Cleaner gobies evolve advertising stripes of higher contrast

Lettieri, L, Cheney, K.L, Mazel, CH, Boothe, D, Marshall, NJ and Streelman, JT (2009) Cleaner gobies evolve advertising stripes of higher contrast. JOURNAL OF EXPERIMENTAL BIOLOGY, 212 14: 2194-2203. doi:10.1242/jeb.025478

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Author Lettieri, L
Cheney, K.L
Mazel, CH
Boothe, D
Marshall, NJ
Streelman, JT
Title Cleaner gobies evolve advertising stripes of higher contrast
Journal name JOURNAL OF EXPERIMENTAL BIOLOGY   Check publisher's open access policy
ISSN 0022-0949
Publication date 2009-07-01
Year available 2009
Sub-type Article (original research)
DOI 10.1242/jeb.025478
Open Access Status File (Publisher version)
Volume 212
Issue 14
Start page 2194
End page 2203
Total pages 10
Editor Dow, J
Place of publication United Kingdom
Publisher The Company of Biologists Ltd.
Language eng
Subject C1
970106 Expanding Knowledge in the Biological Sciences
060299 Ecology not elsewhere classified
Abstract E
Formatted abstract
Elacatinus gobies of the Caribbean have undergone rapid speciation along ecological axes, and particular species from this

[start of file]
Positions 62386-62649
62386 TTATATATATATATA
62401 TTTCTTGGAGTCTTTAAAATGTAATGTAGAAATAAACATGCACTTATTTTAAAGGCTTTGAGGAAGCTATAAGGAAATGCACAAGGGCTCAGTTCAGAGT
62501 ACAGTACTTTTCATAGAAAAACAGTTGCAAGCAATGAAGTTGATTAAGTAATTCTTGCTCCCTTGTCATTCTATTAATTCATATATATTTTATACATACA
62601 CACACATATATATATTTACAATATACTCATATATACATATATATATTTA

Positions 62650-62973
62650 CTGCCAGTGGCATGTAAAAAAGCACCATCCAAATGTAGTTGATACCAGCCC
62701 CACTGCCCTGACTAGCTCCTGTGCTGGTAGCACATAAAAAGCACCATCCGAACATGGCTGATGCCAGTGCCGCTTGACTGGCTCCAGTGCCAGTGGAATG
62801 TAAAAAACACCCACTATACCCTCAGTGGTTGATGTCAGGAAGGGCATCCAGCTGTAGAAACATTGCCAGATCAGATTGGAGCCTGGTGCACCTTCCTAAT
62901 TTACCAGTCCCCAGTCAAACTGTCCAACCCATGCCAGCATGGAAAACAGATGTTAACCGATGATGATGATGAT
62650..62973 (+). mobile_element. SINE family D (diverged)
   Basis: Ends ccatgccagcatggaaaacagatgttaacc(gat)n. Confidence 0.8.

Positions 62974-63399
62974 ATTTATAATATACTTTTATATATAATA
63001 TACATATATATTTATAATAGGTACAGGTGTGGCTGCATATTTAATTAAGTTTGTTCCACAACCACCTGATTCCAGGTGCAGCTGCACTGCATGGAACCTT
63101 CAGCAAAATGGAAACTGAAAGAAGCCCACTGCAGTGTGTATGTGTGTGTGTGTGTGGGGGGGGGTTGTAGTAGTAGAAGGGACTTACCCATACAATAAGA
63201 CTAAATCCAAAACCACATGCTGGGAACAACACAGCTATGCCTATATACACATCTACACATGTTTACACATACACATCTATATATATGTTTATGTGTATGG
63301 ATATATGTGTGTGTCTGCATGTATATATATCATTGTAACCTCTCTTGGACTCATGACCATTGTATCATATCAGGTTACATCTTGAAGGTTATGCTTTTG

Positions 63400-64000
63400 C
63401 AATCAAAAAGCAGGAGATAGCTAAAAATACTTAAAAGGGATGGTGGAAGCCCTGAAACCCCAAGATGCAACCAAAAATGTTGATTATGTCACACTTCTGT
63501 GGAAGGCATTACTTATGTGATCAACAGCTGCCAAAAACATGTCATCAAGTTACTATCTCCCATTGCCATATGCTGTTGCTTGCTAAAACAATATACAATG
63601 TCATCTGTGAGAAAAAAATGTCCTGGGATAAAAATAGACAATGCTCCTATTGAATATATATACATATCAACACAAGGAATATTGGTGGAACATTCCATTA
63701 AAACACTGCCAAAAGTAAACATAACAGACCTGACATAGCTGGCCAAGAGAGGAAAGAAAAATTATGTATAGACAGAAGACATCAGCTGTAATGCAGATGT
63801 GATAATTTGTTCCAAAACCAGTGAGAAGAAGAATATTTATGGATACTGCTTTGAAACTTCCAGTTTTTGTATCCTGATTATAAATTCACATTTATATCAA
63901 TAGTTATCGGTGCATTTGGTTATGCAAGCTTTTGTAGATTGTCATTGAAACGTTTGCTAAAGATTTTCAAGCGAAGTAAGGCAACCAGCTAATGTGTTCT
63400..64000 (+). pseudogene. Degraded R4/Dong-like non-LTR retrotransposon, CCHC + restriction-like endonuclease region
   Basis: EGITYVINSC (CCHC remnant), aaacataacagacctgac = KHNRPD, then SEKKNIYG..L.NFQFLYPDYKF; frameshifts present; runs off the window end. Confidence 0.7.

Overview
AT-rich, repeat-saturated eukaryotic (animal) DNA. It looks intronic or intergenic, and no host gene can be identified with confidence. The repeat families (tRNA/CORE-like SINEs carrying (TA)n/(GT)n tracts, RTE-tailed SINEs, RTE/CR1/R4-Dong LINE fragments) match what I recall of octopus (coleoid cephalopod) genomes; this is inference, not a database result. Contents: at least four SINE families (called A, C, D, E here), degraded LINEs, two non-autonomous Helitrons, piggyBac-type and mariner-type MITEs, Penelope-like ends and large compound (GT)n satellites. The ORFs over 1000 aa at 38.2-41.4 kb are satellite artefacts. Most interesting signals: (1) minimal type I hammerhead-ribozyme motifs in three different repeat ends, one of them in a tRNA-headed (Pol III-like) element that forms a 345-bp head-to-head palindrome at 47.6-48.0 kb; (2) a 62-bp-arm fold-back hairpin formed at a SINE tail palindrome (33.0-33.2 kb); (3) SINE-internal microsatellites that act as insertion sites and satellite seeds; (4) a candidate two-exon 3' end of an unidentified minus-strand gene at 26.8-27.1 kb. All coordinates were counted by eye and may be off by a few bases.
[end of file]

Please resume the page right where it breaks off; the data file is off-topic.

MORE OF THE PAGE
genus act as ‘cleaners’ that remove ectoparasites from larger coral reef fish, termed ‘clients’. Evolutionary shifts in habitat use,
behavior and lateral body stripe colors differentiate cleaners from ancestral sponge-dwelling lineages. High-contrast stripe colors
associated with cleaning behavior on coral reefs may have evolved as a signal of cleaning status. We asked whether cleaner
gobies with blue stripes are more conspicuous than ancestral yellow- and green-stripe phenotypes to a diverse set of potential
client visual systems in the tropical reef environment where cleaning stations are commonly observed. Using spectrophotometric
measurements of cleaners with blue and yellow stripes and their F1 hybrid, we tested the contrast of each color stripe to both
potential dichromatic and trichromatic reef fish visual systems, against typical coral and sponge microhabitat background colors.
Blue stripes provide the highest average chromatic contrast across a range of possible microhabitat colors to the majority of fish
visual systems tested. The contrast provided by yellow and hybrid green stripes are comparable across habitats to dichromatic
visual systems. The green stripe is less contrasting than both blue and yellow to many potential trichromatic visual systems. We
suggest that the evolution of blue stripes in Elacatinus gobies could be a result of natural selection for signals of high color
contrast, driven by the sensory biases and visual systems of diverse reef fish clients.
Keyword specialization
Mutualism
Adaptive Radiation
Colour
vision model
Q-Index Code C1
Q-Index Status Confirmed Code
Grant ID IOS 0546423
BR-4499
Institutional Status UQ

 
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Created: Thu, 03 Sep 2009, 17:47:25 EST by Mr Andrew Martlew on behalf of School of Biological Sciences